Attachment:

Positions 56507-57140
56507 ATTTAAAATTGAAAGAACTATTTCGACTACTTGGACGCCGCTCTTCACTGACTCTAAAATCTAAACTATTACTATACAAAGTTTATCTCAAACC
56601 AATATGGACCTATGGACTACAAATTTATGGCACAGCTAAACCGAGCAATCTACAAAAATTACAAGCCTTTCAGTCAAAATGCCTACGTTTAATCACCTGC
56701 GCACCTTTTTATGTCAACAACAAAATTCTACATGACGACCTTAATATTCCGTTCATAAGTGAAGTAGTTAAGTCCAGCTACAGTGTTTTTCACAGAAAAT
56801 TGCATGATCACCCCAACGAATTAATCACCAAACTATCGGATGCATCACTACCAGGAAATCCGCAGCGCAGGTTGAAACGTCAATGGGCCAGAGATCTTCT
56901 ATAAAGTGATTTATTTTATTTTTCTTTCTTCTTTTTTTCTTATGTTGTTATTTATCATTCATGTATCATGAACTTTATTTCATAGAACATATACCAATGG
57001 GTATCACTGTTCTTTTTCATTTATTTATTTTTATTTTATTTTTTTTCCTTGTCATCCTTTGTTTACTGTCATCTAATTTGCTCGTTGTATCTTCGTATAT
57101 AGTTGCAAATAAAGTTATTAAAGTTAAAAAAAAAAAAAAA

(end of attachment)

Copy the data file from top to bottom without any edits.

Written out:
Positions 56507-57140
56507 ATTTAAAATTGAAAGAACTATTTCGACTACTTGGACGCCGCTCTTCACTGACTCTAAAATCTAAACTATTACTATACAAAGTTTATCTCAAACC
56601 AATATGGACCTATGGACTACAAATTTATGGCACAGCTAAACCGAGCAATCTACAAAAATTACAAGCCTTTCAGTCAAAATGCCTACGTTTAATCACCTGC
56701 GCACCTTTTTATGTCAACAACAAAATTCTACATGACGACCTTAATATTCCGTTCATAAGTGAAGTAGTTAAGTCCAGCTACAGTGTTTTTCACAGAAAAT
56801 TGCATGATCACCCCAACGAATTAATCACCAAACTATCGGATGCATCACTACCAGGAAATCCGCAGCGCAGGTTGAAACGTCAATGGGCCAGAGATCTTCT
56901 ATAAAGTGATTTATTTTATTTTTCTTTCTTCTTTTTTTCTTATGTTGTTATTTATCATTCATGTATCATGAACTTTATTTCATAGAACATATACCAATGG
57001 GTATCACTGTTCTTTTTCATTTATTTATTTTTATTTTATTTTTTTTCCTTGTCATCCTTTGTTTACTGTCATCTAATTTGCTCGTTGTATCTTCGTATAT
57101 AGTTGCAAATAAAGTTATTAAAGTTAAAAAAAAAAAAAAA